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This article was published 24/3/2013 (1189 days ago), so information in it may no longer be current.
Maybe it's unfair to load all the Winnipeg Jets' playoff hopes on the shoulders of Andrew Ladd.
It's also unfair some people lose their hair, but that doesn't make it any less true.
Bald people are bald and Andrew Ladd is the key to all things Winnipeg Jets right now.
Ladd will lead the Jets to the post-season or he won't. He can't be ordinary; he must be brilliant, which has certainly been proven possible.
With 14 goals and 32 points in 33 games, Ladd is having an all-star-calibre campaign. The argument was made last season that he was a second- or third-line player getting first-line minutes on a bad team. No more. He is legit, and by virtue of getting the Jets into third place in the Eastern Conference, he's making a case for the same to be said of his team.
There are other contributors, and lots of this can also be said about goalie Ondrej Pavelec. But Ladd is a catalyst at both ends of the ice and in the dressing room. Put it this way: If Ladd were to succumb to a season-ending injury, what would happen to the Jets? They'd quietly go away and plan for another season.
Ladd is Winnipeg's leading scorer, captain and best player. Head coach Claude Noel says Ladd "drives the team."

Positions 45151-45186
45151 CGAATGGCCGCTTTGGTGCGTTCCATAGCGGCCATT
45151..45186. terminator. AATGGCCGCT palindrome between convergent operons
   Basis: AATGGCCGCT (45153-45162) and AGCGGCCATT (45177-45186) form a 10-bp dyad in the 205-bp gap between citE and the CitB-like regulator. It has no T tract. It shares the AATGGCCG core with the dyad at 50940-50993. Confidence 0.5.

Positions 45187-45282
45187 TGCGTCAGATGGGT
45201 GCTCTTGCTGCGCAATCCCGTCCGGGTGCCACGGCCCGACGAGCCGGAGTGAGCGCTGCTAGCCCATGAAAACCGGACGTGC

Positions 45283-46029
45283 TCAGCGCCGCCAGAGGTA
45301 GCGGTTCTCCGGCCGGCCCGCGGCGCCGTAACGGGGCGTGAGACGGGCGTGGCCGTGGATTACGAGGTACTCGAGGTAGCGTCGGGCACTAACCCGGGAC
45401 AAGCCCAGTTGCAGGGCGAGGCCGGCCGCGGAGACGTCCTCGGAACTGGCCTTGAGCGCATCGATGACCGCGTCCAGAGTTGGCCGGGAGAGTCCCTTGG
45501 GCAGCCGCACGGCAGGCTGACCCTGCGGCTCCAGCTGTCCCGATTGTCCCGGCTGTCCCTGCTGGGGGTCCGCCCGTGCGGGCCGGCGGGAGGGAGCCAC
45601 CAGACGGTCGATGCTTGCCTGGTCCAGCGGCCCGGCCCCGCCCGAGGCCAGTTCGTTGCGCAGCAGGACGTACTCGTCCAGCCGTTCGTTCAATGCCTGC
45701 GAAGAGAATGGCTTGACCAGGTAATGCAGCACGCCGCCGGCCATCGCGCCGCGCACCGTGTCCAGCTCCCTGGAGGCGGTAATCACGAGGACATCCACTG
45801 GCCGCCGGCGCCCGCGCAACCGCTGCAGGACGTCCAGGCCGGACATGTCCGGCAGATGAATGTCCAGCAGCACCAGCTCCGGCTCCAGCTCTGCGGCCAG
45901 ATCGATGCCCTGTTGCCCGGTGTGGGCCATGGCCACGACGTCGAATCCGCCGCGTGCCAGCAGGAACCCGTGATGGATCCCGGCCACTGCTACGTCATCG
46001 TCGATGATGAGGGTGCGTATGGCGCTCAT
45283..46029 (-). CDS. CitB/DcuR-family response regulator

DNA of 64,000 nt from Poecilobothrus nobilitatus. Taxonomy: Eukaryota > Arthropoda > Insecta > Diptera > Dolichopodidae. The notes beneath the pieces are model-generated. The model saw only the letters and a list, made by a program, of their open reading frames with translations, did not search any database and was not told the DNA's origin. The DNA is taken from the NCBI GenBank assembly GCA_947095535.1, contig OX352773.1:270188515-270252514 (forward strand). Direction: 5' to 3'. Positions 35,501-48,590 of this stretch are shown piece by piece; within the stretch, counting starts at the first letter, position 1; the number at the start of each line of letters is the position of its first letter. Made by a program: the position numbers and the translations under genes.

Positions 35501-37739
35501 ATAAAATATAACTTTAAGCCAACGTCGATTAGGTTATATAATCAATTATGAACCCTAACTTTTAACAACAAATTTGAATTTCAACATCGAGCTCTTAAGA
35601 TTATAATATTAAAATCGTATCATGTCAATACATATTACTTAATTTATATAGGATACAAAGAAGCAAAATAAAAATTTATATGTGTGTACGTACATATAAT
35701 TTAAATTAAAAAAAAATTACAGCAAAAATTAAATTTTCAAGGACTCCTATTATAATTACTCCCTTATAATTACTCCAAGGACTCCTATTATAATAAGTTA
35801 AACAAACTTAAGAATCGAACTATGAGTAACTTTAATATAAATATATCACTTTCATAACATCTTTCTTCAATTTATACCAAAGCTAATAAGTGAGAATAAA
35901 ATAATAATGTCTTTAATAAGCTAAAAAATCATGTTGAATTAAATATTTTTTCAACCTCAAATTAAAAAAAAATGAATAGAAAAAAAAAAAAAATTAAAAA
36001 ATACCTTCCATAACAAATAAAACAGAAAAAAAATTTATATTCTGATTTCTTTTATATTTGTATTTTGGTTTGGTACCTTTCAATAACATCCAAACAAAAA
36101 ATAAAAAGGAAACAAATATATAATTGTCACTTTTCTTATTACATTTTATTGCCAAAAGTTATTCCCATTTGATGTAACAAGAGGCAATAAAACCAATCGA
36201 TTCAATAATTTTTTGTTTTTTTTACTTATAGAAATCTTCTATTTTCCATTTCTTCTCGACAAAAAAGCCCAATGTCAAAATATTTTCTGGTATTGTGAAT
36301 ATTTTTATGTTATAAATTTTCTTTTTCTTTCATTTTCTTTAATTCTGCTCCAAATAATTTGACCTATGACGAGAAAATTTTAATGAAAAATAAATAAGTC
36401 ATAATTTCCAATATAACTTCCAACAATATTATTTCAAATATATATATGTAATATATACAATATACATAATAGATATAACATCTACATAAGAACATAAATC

It's a pretty simple formula: When Ladd plays well, the Jets win, or at the very least have a chance to do so. When he doesn't, Winnipeg is lost and they lose.
Without Andrew Ladd playing, and playing at a high level, the Jets are out of the picture.
Winnipeg can be maddeningly inconsistent at times. Not Ladd. He's the only player on the team not to go more than one game in a row without a point. In Sunday night's 3-2 win over the Tampa Bay Lightning, he was on the ice for all three of Winnipeg's goals, parked on the edge of the blue ice distracting goalie Cedrick Desjardins for the first two, then flipping an artful pass from the corner to Toby Enstrom for the eventual winner.
Ladd had some growl to his game and was also tenacious on defence, breaking up a number of scoring chances deep in the Jets zone.
Winnipeg needed to win on Sunday. Desperately. Ladd, who had been as sluggish as the rest of his team in a pair of back-to-back losses to the Washington Capitals this week, needed to be strong. He was and -- no surprise -- the Jets won.
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